Nanolasers are smaller than the wavelength of the light they emit (or a photon). Typically, their size in all three dimensions is measured in hundreds of nanometers. These lasers are used to produce the smallest, finest parts of microelectrode devices, such as complex computers for laboratories, medical devices, and parts of game consoles. As microelectronics get progressively more sophisticated, they require even smaller components; however, because of the associated limitations, only a few production plants are capable of producing them.

Researchers at ITMO have suggested a new technology for the production of nanolasers that would meet the necessary requirements. Their invention is a cuboid-shaped perovskite nanoparticle (the lab-created material has the formula CsPbBr3). This material has been studied at the university since 2017; in this time, the researchers were able to demonstrate its stability and high optical amplification coefficient (meaning that with it, the energy of light can be used with maximal efficiency), and, most importantly, its peak performance in the green spectrum.

For a long time, this wavelength range has been so problematic for the development of compact lasers, especially industrially, that it has even been christened the “green gap.” However, with the perovskite, the researchers were finally able to crack this problem, opening opportunities for creating even smaller nanolasers: as the wavelength of green photons is three times shorter than that of infrared ones used in conventional microlasers.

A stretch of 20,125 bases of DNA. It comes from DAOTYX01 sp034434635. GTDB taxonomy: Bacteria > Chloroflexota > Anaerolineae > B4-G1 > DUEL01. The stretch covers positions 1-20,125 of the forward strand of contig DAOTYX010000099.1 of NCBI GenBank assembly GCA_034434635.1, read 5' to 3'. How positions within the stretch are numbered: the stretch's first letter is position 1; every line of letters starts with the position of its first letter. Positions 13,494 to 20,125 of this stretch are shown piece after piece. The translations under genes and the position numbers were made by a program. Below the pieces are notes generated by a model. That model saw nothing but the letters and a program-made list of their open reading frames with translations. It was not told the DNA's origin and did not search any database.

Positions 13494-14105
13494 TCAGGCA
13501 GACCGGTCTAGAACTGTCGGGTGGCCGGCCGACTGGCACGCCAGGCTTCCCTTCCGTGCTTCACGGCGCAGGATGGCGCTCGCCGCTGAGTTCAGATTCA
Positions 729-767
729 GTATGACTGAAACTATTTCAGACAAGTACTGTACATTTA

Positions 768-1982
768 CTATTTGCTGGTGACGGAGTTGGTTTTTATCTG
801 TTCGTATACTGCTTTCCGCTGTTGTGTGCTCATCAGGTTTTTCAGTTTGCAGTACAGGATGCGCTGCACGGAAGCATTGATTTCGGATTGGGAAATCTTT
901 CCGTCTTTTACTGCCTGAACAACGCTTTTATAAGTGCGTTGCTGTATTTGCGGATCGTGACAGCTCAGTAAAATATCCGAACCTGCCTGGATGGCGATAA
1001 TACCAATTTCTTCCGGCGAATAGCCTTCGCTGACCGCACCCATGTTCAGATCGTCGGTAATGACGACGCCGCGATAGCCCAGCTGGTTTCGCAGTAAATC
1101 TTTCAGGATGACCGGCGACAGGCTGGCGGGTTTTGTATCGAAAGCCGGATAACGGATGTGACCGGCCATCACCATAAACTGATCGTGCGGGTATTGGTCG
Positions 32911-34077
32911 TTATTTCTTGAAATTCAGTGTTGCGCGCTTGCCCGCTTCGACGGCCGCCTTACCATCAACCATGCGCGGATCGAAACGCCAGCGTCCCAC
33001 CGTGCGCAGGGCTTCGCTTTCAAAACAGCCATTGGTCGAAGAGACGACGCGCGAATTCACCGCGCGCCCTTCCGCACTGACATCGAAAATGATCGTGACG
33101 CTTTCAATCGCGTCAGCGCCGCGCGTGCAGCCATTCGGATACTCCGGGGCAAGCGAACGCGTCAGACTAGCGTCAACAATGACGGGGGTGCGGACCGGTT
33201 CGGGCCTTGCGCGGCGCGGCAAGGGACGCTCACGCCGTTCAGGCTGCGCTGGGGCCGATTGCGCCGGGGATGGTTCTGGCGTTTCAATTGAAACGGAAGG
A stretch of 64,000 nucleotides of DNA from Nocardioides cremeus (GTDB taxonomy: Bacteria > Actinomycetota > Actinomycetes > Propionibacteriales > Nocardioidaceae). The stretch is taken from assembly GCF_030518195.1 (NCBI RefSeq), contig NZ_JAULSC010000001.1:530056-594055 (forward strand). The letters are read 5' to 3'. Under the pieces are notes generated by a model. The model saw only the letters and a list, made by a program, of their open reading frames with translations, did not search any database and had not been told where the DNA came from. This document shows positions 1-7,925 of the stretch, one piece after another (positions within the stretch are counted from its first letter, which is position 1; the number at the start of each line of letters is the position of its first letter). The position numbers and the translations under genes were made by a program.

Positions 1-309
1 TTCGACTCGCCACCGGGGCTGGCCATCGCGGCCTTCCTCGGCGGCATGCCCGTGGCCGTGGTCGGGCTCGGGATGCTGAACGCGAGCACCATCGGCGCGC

A major part of the experiments was conducted by ITMO PhD students Mikhail Masharin and Daria Khmelevskaia, while the project was headed by Sergey Makarov, a DSc in physics and mathematics and head of the Laboratory of Hybrid Nanophotonics and Optoelectronics.

“The key principle in the suggested nanolaser design is its new mechanism for building a strong light-matter connection. This helps to significantly bring down its operation threshold. As the nanolaser’s radiation is directional, it can be efficiently focused on our optical chip and registered by the spectrometer (a device for registering, processing, and analysis of light waves),” shares Dr. Makarov.

Sergey Makarov. Photo courtesy of ITMO's School of Physics and Engineering

Sergey Makarov. Photo courtesy of ITMO's School of Physics and Engineering

For now, the researchers have successfully placed the perovskite nanoparticle on metal. This paves the way for a nanolaser that would be activated by electricity instead of light. Such ultracompact laser diodes, powered by electricity, could be used to create micropixels for VR headsets, medical monitors, and multifunctional optical chips.

This research project is supported by the national program Priority 2030.